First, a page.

15 of 15 people found the following review helpful
on February 13, 2002
Ellington was always modest about his pianistic ability, and the few albums he made featuring the piano are often criticised as insubstantial efforts. This CD, a compilation of small group recordings made between 1932 - 1967 for RCA, shows him to have been a fine performer.
Tracks 1 - 2 are 1945 duets with Billy Strayhorn. Both are delightful, with "Tonk" having strong hints of Shostakovich's "jazz" style. 3-4 are trios from 1946. Track 5 from 1932 shows Ellington the strider, essentially derivative of Luckey Roberts and Willie the Lion Smith but without their technique. 6 - 8 are pleasant medium paced swing solos from 1941. Track 9, the best of the solo tracks, is a beautiful 1967 tribute to Strayhorn, catching Ellington at his most intimate and romantic.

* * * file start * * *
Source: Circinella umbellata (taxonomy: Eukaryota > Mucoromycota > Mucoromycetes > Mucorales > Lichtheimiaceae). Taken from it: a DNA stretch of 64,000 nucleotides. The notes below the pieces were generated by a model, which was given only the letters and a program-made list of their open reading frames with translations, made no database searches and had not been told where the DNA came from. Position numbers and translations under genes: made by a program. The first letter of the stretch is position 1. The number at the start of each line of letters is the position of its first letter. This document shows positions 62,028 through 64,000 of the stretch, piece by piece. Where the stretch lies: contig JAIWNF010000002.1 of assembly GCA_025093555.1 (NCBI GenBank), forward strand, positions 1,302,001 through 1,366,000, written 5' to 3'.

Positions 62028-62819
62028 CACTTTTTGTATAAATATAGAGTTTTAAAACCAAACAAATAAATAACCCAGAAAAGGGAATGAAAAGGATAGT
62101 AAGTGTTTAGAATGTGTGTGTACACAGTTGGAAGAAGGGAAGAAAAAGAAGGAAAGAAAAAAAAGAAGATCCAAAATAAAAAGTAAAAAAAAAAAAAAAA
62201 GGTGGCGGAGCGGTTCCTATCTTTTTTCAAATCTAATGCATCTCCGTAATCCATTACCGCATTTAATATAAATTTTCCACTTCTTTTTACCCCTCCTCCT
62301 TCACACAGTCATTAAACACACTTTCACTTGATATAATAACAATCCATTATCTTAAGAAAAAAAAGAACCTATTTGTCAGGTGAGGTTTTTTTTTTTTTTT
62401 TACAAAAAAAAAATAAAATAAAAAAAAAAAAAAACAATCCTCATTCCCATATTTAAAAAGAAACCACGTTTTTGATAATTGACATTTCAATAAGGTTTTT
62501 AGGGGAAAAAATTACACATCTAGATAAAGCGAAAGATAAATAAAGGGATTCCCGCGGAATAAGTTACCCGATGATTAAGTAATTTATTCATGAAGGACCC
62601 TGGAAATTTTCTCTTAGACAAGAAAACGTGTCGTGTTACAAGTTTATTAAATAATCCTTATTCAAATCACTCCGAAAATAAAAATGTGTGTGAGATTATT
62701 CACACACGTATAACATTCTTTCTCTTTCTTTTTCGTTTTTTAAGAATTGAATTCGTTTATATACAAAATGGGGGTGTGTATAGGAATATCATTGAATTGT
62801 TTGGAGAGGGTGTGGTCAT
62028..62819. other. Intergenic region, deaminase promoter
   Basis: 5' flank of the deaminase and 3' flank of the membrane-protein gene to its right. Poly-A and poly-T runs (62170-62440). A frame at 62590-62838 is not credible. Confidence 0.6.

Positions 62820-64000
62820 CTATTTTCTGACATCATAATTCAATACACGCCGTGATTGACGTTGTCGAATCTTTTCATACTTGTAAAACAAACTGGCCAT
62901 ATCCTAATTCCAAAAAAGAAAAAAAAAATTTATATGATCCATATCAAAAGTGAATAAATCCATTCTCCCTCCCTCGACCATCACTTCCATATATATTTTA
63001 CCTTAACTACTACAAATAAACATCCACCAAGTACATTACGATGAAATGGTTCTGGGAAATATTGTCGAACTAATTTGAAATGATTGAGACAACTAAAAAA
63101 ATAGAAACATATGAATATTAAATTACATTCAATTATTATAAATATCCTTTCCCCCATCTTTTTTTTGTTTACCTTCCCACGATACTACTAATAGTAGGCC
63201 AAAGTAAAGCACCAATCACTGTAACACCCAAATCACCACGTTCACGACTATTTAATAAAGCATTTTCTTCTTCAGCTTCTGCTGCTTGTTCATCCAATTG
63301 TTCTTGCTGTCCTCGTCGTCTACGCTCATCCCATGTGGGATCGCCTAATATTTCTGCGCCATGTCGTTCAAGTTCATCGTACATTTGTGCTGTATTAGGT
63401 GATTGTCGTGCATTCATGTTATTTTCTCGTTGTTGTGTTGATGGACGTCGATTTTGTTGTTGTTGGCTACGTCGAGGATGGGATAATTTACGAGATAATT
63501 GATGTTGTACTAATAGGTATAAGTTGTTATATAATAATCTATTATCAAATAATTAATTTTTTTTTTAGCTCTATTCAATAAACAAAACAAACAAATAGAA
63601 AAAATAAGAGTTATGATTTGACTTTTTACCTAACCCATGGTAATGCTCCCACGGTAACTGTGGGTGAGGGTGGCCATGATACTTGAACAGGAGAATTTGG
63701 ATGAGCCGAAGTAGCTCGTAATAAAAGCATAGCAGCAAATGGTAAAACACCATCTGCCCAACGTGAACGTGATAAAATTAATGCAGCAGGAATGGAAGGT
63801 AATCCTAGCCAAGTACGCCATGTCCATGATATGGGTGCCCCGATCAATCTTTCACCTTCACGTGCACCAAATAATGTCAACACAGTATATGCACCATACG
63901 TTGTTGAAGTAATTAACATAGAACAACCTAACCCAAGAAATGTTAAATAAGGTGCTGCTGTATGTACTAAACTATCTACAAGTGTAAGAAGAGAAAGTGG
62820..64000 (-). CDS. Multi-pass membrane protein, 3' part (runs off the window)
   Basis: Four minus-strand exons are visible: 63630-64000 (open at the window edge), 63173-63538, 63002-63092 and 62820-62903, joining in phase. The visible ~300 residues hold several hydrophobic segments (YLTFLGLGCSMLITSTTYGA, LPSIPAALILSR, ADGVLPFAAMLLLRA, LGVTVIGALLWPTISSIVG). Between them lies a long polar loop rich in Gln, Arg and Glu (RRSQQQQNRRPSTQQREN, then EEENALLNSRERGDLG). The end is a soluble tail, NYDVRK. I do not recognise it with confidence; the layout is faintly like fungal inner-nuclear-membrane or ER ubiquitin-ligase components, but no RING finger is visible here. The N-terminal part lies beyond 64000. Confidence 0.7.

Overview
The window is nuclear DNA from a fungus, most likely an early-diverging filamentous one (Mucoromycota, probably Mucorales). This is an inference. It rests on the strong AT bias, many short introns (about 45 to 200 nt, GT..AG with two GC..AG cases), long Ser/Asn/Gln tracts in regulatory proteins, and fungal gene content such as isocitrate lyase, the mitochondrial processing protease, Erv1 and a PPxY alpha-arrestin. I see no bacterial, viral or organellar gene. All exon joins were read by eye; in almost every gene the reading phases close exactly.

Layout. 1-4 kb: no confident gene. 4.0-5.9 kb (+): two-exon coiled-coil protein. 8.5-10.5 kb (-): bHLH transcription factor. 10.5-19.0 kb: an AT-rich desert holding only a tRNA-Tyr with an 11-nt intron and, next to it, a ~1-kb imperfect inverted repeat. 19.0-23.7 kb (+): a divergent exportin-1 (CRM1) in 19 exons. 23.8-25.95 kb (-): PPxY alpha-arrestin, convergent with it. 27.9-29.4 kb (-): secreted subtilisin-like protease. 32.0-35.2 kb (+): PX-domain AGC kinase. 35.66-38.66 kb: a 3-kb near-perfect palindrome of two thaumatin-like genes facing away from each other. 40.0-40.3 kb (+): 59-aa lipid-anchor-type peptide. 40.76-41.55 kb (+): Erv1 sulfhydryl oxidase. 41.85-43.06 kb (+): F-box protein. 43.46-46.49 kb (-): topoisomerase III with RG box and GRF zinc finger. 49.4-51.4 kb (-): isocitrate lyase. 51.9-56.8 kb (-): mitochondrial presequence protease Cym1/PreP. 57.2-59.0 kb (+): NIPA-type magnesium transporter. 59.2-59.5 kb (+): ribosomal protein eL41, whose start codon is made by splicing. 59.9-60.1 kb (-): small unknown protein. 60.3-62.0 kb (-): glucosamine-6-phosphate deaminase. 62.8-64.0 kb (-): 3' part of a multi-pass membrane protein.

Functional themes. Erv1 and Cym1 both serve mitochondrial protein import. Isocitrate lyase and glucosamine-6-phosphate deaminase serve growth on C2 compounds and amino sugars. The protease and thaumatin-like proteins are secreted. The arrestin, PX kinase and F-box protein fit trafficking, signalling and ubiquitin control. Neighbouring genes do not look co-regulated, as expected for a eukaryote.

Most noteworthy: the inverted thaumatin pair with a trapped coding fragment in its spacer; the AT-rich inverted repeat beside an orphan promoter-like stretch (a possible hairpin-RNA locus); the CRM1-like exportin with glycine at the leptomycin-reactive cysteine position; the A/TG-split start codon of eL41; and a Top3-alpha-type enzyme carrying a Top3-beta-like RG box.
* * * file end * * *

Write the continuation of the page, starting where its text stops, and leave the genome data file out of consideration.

The heart of the CD is tracks 10 - 18, the classic Ellington - Blanton duets of 1941. They are rather a mixed bag - Blanton's bowed melody statement on "Body and Soul" will not be to everyone's taste, but they are important recordings.
The final three tracks, from the 1965 Pittsburg Jazz Festival are fun but not essential Ellington. Track 19 is an Ellington / Hines duet, a respectful meeting with none of the potential fireworks delivered. Track 20 features some of Ellington's latterday stride along with a more typically rhapsodic central section, whilst the final track is a trio version of Ellington's familiar piano introduction, which comes to a halt just as one expects the orchestra to join in.
A good introduction to the evolution of Ellington's piano style - recommended.
1 of 1 people found the following review helpful
on August 4, 2014
Sound is not perfect, of course, but this cd is a must, mainly for the duos with Blanton.